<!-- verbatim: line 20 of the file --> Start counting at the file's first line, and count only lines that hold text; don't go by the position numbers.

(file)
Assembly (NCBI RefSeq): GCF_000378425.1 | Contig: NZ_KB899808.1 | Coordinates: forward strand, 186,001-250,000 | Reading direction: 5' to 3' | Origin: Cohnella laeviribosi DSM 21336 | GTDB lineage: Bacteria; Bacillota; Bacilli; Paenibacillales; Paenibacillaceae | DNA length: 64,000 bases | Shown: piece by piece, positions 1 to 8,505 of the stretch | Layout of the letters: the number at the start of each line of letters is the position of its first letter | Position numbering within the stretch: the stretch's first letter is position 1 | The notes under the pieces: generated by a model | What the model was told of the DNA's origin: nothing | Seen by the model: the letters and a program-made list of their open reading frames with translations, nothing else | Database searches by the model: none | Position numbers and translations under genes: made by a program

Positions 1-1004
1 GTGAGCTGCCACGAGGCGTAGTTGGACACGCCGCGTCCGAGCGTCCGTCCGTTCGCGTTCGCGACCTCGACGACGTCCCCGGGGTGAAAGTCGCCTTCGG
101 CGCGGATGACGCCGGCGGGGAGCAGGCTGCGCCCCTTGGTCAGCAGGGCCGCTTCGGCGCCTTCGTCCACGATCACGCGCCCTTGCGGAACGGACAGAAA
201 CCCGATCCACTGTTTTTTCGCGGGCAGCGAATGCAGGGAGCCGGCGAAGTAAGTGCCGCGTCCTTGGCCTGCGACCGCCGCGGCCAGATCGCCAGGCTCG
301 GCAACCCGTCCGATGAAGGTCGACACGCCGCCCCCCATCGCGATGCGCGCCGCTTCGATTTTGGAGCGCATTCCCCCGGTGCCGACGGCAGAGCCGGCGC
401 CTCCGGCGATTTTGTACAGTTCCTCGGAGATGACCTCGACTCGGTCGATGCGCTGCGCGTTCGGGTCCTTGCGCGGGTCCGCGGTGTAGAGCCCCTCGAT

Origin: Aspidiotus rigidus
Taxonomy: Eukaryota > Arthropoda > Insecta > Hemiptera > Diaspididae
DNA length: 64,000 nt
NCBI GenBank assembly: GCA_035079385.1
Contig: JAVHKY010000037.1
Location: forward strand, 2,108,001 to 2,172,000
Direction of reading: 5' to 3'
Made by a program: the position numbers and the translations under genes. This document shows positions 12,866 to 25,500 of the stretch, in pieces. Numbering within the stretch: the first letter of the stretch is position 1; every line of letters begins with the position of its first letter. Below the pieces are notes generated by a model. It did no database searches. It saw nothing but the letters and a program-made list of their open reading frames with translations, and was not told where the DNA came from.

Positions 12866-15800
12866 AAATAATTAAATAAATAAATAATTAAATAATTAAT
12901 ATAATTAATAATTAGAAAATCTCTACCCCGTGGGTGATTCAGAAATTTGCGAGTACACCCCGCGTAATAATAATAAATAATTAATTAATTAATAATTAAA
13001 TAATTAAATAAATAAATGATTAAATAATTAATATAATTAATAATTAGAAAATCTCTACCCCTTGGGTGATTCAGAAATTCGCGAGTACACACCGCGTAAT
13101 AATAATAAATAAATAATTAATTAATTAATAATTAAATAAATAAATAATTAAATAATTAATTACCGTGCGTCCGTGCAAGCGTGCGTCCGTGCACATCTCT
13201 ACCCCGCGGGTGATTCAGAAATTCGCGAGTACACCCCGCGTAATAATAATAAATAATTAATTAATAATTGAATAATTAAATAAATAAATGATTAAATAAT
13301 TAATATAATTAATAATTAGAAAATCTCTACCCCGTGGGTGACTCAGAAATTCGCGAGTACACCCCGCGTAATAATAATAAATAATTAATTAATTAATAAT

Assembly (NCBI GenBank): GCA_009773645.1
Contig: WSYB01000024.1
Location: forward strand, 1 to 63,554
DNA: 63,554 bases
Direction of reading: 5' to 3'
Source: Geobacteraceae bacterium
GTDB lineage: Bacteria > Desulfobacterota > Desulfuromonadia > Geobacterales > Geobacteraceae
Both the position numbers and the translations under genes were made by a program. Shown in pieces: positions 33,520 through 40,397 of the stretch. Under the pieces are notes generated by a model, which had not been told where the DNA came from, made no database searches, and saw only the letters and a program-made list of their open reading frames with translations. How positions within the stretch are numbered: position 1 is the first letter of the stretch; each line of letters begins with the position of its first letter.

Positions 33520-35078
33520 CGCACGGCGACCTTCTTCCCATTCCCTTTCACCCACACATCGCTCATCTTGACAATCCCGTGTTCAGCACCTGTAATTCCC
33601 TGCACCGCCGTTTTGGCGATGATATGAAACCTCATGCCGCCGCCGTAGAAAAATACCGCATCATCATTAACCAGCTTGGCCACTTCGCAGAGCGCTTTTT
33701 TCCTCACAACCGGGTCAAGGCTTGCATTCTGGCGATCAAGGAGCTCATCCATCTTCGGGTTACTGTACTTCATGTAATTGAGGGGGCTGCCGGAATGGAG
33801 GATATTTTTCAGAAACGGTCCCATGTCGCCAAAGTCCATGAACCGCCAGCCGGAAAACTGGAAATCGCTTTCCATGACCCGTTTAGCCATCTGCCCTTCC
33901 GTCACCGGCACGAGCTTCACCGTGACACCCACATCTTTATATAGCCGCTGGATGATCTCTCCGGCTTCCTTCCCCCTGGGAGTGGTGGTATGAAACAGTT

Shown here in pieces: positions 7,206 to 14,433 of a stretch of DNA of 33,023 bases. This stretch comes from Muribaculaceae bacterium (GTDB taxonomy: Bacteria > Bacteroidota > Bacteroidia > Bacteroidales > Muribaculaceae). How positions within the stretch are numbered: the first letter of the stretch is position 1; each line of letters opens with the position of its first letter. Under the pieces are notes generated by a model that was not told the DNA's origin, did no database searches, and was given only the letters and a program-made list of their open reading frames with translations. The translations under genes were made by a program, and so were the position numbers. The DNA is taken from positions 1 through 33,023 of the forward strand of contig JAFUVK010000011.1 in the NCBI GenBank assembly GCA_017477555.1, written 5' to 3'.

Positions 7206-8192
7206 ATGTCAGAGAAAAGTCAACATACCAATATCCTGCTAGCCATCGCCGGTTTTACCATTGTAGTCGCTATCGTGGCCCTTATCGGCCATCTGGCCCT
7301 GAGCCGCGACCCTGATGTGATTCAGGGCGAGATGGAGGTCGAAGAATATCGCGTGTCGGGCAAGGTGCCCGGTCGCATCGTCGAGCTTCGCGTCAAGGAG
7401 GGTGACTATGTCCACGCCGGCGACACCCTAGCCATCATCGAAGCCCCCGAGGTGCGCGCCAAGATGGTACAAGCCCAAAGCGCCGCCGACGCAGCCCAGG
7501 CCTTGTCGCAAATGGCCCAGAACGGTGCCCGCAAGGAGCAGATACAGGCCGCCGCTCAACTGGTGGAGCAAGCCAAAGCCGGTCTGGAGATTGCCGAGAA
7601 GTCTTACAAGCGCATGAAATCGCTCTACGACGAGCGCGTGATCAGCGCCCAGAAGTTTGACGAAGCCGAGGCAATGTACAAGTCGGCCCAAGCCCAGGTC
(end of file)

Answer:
13101 AATAATAAATAAATAATTAATTAATTAATAATTAAATAAATAAATAATTAAATAATTAATTACCGTGCGTCCGTGCAAGCGTGCGTCCGTGCACATCTCT